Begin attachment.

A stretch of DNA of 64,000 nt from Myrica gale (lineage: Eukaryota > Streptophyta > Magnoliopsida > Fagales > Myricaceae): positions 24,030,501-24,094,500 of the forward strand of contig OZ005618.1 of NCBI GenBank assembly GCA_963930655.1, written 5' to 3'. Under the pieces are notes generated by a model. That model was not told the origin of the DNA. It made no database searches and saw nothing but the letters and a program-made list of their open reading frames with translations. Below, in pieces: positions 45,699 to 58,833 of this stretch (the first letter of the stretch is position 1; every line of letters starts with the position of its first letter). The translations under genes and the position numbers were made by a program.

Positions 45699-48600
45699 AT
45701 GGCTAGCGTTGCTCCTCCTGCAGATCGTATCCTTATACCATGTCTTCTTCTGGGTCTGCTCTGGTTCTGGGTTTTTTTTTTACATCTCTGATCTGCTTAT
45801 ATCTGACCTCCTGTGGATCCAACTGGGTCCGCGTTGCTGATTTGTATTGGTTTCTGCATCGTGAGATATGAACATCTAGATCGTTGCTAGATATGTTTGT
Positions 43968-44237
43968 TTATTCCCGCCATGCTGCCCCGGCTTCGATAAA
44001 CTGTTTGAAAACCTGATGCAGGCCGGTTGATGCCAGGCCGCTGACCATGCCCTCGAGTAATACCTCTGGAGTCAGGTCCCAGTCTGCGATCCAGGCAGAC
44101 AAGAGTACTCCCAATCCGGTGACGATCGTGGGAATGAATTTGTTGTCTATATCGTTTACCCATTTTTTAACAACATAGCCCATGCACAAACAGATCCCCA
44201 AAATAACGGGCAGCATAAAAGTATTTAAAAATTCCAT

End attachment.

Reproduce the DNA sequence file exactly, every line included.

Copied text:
A stretch of DNA of 64,000 nt from Myrica gale (lineage: Eukaryota > Streptophyta > Magnoliopsida > Fagales > Myricaceae): positions 24,030,501-24,094,500 of the forward strand of contig OZ005618.1 of NCBI GenBank assembly GCA_963930655.1, written 5' to 3'. Under the pieces are notes generated by a model. That model was not told the origin of the DNA. It made no database searches and saw nothing but the letters and a program-made list of their open reading frames with translations. Below, in pieces: positions 45,699 to 58,833 of this stretch (the first letter of the stretch is position 1; every line of letters starts with the position of its first letter). The translations under genes and the position numbers were made by a program.

Positions 45699-48600
45699 AT
45701 GGCTAGCGTTGCTCCTCCTGCAGATCGTATCCTTATACCATGTCTTCTTCTGGGTCTGCTCTGGTTCTGGGTTTTTTTTTTACATCTCTGATCTGCTTAT
45801 ATCTGACCTCCTGTGGATCCAACTGGGTCCGCGTTGCTGATTTGTATTGGTTTCTGCATCGTGAGATATGAACATCTAGATCGTTGCTAGATATGTTTGT
Positions 43968-44237
43968 TTATTCCCGCCATGCTGCCCCGGCTTCGATAAA
44001 CTGTTTGAAAACCTGATGCAGGCCGGTTGATGCCAGGCCGCTGACCATGCCCTCGAGTAATACCTCTGGAGTCAGGTCCCAGTCTGCGATCCAGGCAGAC
44101 AAGAGTACTCCCAATCCGGTGACGATCGTGGGAATGAATTTGTTGTCTATATCGTTTACCCATTTTTTAACAACATAGCCCATGCACAAACAGATCCCCA
44201 AAATAACGGGCAGCATAAAAGTATTTAAAAATTCCAT